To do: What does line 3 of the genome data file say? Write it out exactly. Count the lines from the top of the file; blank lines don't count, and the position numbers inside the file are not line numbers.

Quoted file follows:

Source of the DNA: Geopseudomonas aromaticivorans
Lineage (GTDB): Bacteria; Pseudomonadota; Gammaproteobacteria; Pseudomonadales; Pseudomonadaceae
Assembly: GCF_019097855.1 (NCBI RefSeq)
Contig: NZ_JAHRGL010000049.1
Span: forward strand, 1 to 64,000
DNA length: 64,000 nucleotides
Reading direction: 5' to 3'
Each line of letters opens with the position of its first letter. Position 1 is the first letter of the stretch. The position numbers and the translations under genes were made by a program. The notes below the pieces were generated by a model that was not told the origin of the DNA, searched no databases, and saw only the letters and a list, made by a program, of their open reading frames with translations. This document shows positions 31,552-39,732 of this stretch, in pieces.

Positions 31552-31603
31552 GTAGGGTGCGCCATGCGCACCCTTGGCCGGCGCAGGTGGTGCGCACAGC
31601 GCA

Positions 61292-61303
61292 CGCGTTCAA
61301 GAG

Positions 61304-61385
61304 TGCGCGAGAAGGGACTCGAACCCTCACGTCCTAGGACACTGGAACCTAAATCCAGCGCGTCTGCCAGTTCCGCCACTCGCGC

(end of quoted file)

Assembly: GCF_019097855.1 (NCBI RefSeq)